5 things I hate about the REF

The Research “Excellence” “Framework” is how university departments are judged on their research.

It’s more than that though. It determines our funding, and it is effectively the only way that an institution can influence how much money it gets from the central funding agencies. This is in part due to the fact that under the new 9k fees regime, student-related funding pretty much all comes from students. If we get better at teaching, we might be able to get more money as that might reflect itself in better student satisfaction scores which might lead to higher recruitment, which might lead to more money… but the link between teaching quality and hard cash is not as clear and is not as immediate as the link between “research assessment” and cash. So those with an eye on the pennies concentrate on the REF.

And I hate it.

And so does pretty much everyone else in HE, as far as I can tell. Here’s why I hate it:

  1. It takes up years of time that could be spend doing actual research. Or, you know, teaching. Or outreach. Or something else that’s of value to science, students, or the wider community. Around 200,000 papers have been reviewed by expert panels of professors. In universities across the land, staff are employed just to handle the REF. In every department in every university across the UK, at least one professor has lost months of their life collating and pulling together the departmental submission. Just think how much better the student experience would be if we’d ignored the ref and these people had concentrated on teaching instead. Or how many new articles, chapters, books, or textbooks might have been written. What a waste it is.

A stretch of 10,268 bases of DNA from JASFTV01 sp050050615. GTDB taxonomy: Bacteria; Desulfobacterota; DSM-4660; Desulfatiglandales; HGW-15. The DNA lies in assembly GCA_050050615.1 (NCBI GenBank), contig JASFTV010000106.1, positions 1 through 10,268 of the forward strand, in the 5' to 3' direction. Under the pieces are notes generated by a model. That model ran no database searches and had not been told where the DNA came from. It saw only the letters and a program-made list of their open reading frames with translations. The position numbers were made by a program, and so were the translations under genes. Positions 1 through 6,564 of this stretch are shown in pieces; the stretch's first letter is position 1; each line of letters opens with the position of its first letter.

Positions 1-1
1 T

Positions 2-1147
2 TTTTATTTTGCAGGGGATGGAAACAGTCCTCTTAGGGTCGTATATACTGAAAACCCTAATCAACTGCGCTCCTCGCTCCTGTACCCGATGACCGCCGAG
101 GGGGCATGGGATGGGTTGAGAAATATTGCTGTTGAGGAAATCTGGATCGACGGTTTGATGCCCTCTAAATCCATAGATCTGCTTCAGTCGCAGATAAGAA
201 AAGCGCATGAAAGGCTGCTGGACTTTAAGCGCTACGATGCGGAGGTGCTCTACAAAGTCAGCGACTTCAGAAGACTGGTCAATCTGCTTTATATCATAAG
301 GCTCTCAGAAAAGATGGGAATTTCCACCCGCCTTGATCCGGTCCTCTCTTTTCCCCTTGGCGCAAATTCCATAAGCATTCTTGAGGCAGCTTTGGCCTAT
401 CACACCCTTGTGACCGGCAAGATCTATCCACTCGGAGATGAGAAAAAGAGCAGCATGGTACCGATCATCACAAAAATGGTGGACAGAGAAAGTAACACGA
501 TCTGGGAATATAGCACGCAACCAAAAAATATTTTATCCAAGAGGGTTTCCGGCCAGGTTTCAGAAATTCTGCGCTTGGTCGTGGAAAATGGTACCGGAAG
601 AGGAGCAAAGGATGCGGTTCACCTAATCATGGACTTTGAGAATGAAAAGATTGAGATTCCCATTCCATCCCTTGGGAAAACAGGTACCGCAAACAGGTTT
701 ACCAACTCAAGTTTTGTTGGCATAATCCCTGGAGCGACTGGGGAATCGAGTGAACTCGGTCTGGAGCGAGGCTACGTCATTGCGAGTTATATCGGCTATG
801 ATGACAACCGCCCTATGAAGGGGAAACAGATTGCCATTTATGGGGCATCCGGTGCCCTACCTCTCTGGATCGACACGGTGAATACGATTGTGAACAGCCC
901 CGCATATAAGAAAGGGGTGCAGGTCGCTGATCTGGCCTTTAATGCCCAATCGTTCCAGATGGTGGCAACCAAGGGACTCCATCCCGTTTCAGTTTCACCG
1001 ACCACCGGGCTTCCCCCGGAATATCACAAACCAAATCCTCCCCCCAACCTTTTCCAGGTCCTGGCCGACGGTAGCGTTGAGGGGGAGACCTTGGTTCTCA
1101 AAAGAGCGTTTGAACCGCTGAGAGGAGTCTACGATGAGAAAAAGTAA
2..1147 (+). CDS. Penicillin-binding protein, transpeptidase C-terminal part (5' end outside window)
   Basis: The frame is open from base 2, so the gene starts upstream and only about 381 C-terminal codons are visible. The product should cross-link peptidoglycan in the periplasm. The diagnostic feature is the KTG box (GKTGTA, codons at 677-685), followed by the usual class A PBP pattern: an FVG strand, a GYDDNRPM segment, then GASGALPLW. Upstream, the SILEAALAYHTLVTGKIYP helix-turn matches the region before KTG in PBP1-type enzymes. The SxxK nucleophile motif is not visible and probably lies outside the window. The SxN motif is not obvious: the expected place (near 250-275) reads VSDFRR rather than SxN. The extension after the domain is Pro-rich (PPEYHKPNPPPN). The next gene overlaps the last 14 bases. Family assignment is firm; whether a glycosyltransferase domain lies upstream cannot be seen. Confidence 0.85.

2. It’s circular, that is, it counts inputs as outputs. You get better scores in the REF if you bring in more money. So if you get bucket loads of cash and produce excellent papers, you get a better score than if you got no cash but produced the same papers. Surely if we’re interested in funding cost effective research, those departments that manage to produce excellent outputs for less money are the ones to back?
  3. You get what you reward and with the REF, that’s papers in journals. Don’t bother writing long stuff – not book chapters, and certainly not books. These are a waste of time. Grant income counts, but not all grants are equal; RCUK grants are what you need. Small charity grants? Don’t bother. Outreach grants? Waste of time. Interdisciplinary work can be hard to judge – should it be assessed by computing, or by biology? Maybe we should play it safe and only work on things which easily fit in a box.
  4. It causes game playing. I’ve heard of universities appointing 20% lecturers and professors who actually live in China. I can’t think of any world in which this is a sensible or moral use of UK university money.
  5. It encourages short-termism. Research which has no immediate publication is not valued. Research which is blue sky isn’t valued. The guy who got the Nobel Prize for the Higgs Boson (unsurprisingly, a guy called Higgs) says “It’s difficult to imagine how I would ever have enough peace and quiet in the present sort of climate to do what I did in 1964”.

Results are out at midnight. Across the UK, academics will be pressing reload on the Times Higher, checking for new mail, and trying to work out what the implications will be. Less cash for research, more admin, and the same unis winning as last time: that’s my prediction.


  1. have fun! concatenate every VC’s press release this morning & run the result through a Markov mill.
    the output will look just like the input.

    in my house, the cats are world leading for output. the slow cooker’s impact is second to few.

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